• Chemical and biological indicators used in sterilization processes
  • Disinfecting and sterilizing equipment

Medical devices do not include ambulance vehicles, general workshop equipment such as power or machine tools, or general purpose laboratory equipment. Pre-filled devices, for example, drug inhalers, syringes and certain other drug/device combinations are classed as medicines, not medical devices, and should be reported via the Yellow Card scheme. The MHRA Adverse Incident Centre staff will be happy to provide advice in any cases of doubt.

Go to information on how we regulate devices

Advanced therapy medicinal products

Advanced Therapy Medicinal Products (ATMPs) are medicinal products which are prepared industrially or manufactured by a method involving an industrial process.

Specifically, an ATMP is a medicinal product which is either a gene therapy medicinal product, a somatic cell therapy medicinal product or a tissue engineered product.

Under the ATMP Regulation, the Centralised authorisation procedure will apply to ATMPs which are intended to be placed on the market in the Community. A new committee, the Committee for Advanced Therapies (CAT) has been established at the European Medicines Agency (EMA).

The CAT is responsible for preparing a draft opinion on the quality safety and efficacy of each ATMP for which a marketing authorisation application is submitted. The CAT’s opinion will be submitted to the EMA’s Committee for Medicinal Products for Human Use (CHMP) for final approval.

Further information is available on the EMA’s website (external link)

In the UK, the MHRA is the supervisory authority for UK manufacturers or importers of centrally authorised ATMPs, as well as the competent authority for ATMPs which are prepared and used under the hospital exemption and made and supplied under the ‘Specials’ scheme.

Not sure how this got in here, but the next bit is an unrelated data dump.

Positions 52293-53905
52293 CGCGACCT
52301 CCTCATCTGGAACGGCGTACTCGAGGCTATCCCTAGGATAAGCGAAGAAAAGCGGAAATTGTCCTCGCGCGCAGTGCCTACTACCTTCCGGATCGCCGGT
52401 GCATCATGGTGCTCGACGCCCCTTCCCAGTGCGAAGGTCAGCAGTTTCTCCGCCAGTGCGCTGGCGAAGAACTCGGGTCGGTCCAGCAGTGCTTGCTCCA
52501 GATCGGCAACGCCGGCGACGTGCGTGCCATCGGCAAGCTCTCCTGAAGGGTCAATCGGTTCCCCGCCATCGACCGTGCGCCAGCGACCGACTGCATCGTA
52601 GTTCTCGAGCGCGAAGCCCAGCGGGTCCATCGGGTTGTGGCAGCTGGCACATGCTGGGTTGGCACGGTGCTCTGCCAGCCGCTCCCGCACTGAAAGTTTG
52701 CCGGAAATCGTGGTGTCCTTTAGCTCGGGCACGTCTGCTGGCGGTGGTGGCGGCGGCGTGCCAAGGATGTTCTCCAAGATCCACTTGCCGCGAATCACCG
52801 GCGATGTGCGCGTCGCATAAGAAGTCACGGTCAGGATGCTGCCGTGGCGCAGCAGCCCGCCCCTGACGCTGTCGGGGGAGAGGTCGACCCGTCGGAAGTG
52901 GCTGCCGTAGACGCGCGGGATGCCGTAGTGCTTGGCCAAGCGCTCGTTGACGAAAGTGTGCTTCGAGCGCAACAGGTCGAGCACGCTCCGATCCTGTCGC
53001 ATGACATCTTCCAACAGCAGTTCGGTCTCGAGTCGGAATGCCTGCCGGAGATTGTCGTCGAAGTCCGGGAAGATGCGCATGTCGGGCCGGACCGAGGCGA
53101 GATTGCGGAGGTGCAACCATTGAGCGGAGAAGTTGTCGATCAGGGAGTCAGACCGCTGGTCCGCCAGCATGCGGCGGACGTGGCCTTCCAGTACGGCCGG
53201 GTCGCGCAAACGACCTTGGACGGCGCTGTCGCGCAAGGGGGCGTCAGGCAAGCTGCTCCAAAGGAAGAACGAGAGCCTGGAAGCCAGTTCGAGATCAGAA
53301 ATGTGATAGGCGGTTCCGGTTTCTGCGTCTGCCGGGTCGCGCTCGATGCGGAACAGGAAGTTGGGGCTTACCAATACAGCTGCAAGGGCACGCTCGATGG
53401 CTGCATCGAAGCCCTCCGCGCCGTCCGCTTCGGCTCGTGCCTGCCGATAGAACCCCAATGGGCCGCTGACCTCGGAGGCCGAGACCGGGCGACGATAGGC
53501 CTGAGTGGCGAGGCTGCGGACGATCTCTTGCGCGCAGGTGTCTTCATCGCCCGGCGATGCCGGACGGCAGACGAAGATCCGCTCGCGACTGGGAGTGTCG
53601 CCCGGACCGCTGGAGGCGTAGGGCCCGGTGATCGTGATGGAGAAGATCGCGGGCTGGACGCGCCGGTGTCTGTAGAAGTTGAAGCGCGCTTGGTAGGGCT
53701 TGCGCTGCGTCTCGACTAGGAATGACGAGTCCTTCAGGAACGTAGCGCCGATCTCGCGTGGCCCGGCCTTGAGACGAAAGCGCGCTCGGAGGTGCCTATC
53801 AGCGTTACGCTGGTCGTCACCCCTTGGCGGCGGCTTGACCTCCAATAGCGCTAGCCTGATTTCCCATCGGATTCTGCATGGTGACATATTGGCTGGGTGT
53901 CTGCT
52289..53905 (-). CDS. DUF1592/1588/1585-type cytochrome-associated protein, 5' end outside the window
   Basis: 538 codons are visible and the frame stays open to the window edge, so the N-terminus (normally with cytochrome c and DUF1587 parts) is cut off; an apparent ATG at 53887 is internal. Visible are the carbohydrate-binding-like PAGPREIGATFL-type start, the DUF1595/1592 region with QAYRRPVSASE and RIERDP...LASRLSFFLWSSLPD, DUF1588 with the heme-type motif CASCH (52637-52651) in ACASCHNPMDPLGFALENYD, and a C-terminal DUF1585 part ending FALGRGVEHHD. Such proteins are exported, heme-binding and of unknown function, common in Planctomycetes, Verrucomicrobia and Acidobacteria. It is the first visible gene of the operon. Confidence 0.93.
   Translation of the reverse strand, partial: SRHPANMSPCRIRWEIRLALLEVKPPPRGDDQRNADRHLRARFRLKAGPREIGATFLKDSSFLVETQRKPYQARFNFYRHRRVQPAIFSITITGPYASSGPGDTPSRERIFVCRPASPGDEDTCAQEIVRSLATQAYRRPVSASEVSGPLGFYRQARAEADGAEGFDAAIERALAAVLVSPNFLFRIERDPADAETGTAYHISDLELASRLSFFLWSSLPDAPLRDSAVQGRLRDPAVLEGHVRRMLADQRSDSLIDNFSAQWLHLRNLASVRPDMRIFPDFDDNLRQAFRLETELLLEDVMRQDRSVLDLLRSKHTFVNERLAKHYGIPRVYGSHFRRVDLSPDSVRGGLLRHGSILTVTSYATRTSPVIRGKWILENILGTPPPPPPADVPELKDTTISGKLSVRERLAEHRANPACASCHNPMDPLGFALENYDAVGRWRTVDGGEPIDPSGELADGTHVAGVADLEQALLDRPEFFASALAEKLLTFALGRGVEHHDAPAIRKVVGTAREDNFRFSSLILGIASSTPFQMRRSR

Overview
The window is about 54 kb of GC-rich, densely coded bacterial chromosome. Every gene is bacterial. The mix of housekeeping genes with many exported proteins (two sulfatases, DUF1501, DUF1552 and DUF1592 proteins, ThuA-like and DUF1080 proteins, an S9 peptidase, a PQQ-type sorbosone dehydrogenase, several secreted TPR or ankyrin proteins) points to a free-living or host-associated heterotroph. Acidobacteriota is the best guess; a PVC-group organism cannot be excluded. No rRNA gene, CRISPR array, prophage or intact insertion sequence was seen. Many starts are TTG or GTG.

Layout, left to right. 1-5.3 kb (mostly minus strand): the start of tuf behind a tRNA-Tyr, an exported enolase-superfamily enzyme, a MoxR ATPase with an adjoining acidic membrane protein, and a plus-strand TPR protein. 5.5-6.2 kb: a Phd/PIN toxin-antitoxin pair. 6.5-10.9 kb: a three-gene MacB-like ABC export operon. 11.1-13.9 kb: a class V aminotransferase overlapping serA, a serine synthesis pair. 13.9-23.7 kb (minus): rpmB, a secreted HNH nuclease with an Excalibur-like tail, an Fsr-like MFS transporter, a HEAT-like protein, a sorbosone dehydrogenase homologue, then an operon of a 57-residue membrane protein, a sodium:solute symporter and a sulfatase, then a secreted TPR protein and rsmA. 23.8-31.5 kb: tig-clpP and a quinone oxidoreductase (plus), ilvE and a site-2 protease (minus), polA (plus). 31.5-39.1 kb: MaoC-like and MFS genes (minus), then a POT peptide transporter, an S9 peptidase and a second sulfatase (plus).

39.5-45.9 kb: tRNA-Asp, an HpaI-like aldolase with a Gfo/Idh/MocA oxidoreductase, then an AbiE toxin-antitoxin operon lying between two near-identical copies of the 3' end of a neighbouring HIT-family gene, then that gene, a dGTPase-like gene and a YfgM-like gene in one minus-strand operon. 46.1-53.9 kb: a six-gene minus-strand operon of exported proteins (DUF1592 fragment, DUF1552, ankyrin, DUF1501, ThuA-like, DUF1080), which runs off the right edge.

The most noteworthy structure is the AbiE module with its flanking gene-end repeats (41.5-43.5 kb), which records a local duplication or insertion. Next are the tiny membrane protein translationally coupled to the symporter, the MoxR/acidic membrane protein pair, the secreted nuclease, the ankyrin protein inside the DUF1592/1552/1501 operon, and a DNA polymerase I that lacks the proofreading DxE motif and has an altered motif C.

The MHRA is also the competent authority for the assessment of applications for clinical trial authorisations and the associated manufacturer’s licence for investigational ATMPs.

Go to information on how we regulate advanced therapy medicinal products

Blood

The MHRA is responsible for regulating blood establishments and hospital blood banks. Statutory Instrument 2005 No. 50 and its Amendment (SI 2005/2898) about blood safety and quality became effective from 8 November 2005.

The Regulations set the standards of quality and safety for the collection, testing, processing, storage and distribution of human blood and blood components.

The Principal Regulations require and provide for:

  • Blood establishments (primarily the national blood services of England, Wales, Scotland and Northern Ireland - the “UK Blood Service”) to be authorised and inspected, a process very similar to the existing arrangements operated by the MHRA under the Medicines Act.  The Regulations define a blood establishment as an organisation which collects and tests blood and blood components, whatever their intended purpose; and processes, stores and distributes blood and blood components when they are intended for transfusion.
  • Hospital blood banks to establish systems for quality management and haemovigilance1 and the MHRA to have powers to monitor compliance. A hospital blood bank is defined in the Regulations as any unit within a hospital which stores and distributes and may perform compatibility tests on, blood and blood components exclusively for use within hospital facilities, including hospital based transfusion activities. The Regulations do not require authorisation or routine inspection of blood banks. However, inspections of blood banks “for cause” may be carried out by the MHRA. Blood banks or blood establishments that are operating as blood banks are required to submit an annual return to the department setting out how they comply with the requirements of the Regulations.
  • Blood establishments and hospital blood banks to report to the MHRA  any serious adverse events or serious adverse reactions related to blood and blood components.

1 Haemovigilance comprises a set of organised surveillance procedures relating to serious adverse or unexpected events or reactions in donors or recipients and the epidemiological follow-up of donors.

Go to information on how we regulate blood


 


Page last modified: 30 May 2014